It’s about getting past practical uses of language.
There has to be a pragmatic reason, one that draws a reader away from what it’s supposed to mean while leading them closer to what it actually means in the form, shape, character’s life on the page.
To view a single letter as a thing unto itself.
There has to be more creative weight, economy, or purpose to the written object or the written piece (stanza[s]) than the sole purpose of representing a sound or stream of sounds in an utterance.
With visual elements on the page a piece is alive, moving, breathing.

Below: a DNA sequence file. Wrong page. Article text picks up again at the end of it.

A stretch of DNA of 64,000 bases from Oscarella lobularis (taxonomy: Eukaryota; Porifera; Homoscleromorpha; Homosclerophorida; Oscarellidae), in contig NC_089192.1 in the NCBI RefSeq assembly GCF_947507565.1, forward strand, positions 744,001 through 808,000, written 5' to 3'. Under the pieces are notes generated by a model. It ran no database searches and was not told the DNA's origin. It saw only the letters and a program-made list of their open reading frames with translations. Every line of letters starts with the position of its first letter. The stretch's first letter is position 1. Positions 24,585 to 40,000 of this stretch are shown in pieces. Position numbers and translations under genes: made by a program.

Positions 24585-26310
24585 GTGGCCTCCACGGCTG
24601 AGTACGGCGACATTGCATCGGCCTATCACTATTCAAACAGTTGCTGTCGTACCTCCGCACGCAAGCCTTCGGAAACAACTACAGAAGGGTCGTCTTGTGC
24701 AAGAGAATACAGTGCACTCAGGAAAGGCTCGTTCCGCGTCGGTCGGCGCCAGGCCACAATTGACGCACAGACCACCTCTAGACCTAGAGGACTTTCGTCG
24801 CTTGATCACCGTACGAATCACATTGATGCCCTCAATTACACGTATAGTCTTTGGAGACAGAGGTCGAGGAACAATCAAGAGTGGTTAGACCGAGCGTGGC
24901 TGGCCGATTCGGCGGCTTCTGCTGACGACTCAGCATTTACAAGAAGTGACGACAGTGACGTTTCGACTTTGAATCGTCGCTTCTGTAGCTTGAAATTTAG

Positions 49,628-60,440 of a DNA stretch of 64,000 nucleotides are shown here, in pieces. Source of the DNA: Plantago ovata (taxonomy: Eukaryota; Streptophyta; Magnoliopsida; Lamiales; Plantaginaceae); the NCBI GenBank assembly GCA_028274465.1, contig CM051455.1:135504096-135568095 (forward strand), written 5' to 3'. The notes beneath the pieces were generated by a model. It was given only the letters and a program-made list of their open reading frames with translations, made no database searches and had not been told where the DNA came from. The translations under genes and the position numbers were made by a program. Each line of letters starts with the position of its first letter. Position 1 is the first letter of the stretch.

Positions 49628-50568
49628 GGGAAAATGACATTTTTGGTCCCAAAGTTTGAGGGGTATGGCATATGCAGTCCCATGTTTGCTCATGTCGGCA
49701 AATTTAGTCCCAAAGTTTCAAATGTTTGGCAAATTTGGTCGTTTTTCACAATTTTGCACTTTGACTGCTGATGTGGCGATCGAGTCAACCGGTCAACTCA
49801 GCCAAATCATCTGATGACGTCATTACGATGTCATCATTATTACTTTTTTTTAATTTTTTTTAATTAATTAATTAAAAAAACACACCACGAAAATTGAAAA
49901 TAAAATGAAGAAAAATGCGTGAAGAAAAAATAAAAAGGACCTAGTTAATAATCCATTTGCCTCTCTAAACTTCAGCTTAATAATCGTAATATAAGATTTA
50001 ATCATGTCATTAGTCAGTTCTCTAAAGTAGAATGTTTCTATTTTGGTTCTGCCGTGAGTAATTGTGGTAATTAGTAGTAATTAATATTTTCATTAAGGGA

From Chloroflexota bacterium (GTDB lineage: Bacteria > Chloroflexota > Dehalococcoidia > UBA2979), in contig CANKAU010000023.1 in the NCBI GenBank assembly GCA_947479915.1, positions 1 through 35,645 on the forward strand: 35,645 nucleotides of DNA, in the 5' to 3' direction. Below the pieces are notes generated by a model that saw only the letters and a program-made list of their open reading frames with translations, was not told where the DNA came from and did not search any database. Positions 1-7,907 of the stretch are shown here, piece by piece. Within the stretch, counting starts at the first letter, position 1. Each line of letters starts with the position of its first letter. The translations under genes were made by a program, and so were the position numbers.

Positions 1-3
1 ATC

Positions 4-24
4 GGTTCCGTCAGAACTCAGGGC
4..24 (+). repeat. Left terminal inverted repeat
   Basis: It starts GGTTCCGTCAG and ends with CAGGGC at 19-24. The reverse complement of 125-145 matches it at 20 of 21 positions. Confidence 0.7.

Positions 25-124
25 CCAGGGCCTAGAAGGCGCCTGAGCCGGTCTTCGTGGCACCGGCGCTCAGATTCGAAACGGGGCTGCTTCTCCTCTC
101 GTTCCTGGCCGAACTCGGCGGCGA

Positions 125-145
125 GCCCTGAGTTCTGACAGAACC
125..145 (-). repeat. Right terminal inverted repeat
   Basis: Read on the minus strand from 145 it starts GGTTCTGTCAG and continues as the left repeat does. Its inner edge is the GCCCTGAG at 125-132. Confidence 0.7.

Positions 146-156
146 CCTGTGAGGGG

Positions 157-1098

On the page, it is the eye that understands what is happening. To give it no more than phonetic representations is a denial of potential information production.
A round shape verses a square shape changes the meaning of a poem about seasons.
A vertical triangle verses an inverted triangle vastly changes the meaning of a poem about Christianity.
One word sprawled out across an entire page means something different than that same word scrunched into the smallest corner of the same page, or that same word repeated a thousand times across a page.
Without visual ques, we ignore the eye to the point of it being a servant to speech.
Writing is a visual and a verbal act. Poems should realize this.